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<p><strong>Alison Kase - NYC Special Needs Writer</strong><br/><br/>Alison calls herself a "Momma Honey Badger," which describes how she powers through life's adventures while keeping a tender heart. Her volunteer work focuses on special education advocacy, and she serves as Title 1 chairperson, a school leadership team member and is a co-teacher of a weekly marine biology course in her native Jamaica Bay, Queens community. Professionally, Alison has worked in various capacities for Scientific American, Scholastic and <em>Parents</em> magazine, to name a few. She originally came to Mommy Poppins as a reader, looking for fun activities for her family, including her special-needs son Jake. The Kases are avid campers who also enjoy cooking, crafting and all things Muppets.

Latest posts by Alison

Individualized Education Plans for NYC Kids with Special Needs: One Mom's Insights into Getting an IEP

With the Department of Education set to roll out its Special Needs Reform this September, many families with kids in public school are wondering about its implications. While we won't know how it will impact schools until later this academic year, one thing that isn't supposed to change is the process for obtaining an Individualized Education Plan, better known as an IEP.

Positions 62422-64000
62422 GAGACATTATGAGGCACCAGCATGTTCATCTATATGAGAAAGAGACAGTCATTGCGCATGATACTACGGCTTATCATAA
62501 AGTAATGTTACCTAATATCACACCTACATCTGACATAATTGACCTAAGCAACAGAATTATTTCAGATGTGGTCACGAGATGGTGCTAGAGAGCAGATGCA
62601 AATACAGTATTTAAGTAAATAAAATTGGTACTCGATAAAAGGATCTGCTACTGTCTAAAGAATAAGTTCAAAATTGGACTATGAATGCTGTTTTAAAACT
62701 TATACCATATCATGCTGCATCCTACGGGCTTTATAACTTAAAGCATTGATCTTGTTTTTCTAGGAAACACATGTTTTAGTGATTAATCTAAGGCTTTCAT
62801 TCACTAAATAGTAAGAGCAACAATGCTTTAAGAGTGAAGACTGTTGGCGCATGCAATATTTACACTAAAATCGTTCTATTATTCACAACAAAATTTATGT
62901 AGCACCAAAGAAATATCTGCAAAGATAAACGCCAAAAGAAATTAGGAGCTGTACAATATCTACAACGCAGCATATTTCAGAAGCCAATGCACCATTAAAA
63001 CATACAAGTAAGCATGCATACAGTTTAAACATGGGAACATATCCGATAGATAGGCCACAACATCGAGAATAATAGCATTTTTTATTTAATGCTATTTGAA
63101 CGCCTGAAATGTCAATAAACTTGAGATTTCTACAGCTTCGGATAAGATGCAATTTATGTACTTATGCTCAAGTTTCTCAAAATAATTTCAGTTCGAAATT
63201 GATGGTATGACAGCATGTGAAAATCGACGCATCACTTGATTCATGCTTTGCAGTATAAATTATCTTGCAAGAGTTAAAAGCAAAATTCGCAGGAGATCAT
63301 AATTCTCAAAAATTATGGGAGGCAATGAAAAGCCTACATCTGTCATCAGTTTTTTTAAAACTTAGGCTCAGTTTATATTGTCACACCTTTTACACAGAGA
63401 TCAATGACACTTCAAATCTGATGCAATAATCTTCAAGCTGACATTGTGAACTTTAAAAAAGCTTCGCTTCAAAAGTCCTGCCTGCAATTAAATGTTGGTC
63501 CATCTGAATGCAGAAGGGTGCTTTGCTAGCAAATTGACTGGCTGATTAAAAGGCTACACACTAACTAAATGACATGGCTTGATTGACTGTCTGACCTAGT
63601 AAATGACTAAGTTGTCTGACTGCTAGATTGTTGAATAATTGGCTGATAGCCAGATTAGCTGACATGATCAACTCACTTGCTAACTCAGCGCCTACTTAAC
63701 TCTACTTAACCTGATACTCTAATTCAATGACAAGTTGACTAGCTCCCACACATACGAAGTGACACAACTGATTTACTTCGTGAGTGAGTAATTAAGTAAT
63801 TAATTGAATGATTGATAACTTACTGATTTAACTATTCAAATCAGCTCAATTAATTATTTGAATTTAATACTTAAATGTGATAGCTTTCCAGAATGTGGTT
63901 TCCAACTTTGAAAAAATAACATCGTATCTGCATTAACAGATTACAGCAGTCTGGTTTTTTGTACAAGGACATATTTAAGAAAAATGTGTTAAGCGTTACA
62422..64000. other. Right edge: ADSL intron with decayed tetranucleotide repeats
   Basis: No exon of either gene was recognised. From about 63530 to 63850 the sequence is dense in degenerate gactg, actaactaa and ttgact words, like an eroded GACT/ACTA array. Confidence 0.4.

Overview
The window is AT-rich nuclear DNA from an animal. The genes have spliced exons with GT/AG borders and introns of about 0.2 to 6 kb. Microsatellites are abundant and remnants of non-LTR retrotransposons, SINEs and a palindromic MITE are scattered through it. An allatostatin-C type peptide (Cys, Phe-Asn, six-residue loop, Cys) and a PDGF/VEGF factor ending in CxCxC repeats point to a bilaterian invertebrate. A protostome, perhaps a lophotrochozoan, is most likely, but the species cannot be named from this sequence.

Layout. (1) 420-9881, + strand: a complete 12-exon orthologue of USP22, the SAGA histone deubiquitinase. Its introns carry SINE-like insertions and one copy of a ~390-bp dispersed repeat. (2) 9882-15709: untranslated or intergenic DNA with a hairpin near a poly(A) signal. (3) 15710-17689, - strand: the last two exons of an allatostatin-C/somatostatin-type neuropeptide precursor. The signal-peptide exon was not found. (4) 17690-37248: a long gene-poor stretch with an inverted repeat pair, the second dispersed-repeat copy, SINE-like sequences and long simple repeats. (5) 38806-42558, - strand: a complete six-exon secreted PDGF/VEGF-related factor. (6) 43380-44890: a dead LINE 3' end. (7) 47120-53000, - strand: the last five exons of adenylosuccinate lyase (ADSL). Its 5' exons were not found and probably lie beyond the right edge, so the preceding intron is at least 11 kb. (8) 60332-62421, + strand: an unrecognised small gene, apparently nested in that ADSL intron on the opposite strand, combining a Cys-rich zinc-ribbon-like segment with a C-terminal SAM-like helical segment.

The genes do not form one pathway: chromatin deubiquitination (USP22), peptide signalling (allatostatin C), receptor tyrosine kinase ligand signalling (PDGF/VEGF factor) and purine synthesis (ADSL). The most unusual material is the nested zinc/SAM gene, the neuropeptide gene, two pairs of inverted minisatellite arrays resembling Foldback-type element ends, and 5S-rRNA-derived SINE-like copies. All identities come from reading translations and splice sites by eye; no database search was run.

The IEP process can be daunting. From the moment parents are told their child may need special services to sitting at a table with a roomful of experts mapping out the individualized education plan, families may be dealing with a lot of emotions as well as questions about how best to navigate the system to make sure your child is getting the right help.

As the mother of a child with autism, I've been through this process firsthand and have shared experiences with many other parents who have requested IEPs for children with various needs. Below are some of my insights into how to navigate the system as well as what to expect and when to ask for help.

NYC Sports Programs for Kids with Special Needs

For this edition of my series of special needs posts, I'm taking a look at sports programs for children with special needs. As the mother of a son with autism, I am consistently amazed by the ingenuity of parents, teachers, therapists and sports enthusiasts who manage to adapt traditional athletic activities to accommodate kids like him.

I've seen firsthand how hard it can be for kids with special needs to engage in sports. For my 10-year-old son Jake, sports present unique challenges. Like many kids on the autism spectrum, he requires one-on-one support to remain on task and to manage frustration. The programs below are some of our favorites, and I've added a few we're looking forward to trying. While some of the organizations offer drop-in or one-off sessions, keep in mind that advance registration is often required.

Awesome Apps for Kids with Special Needs

Apps—is there a parent left who doesn't love 'em? Regardless of what your kid's into, there's probably an app or two or 100 out there for them, and chances are it's inexpensive or even free.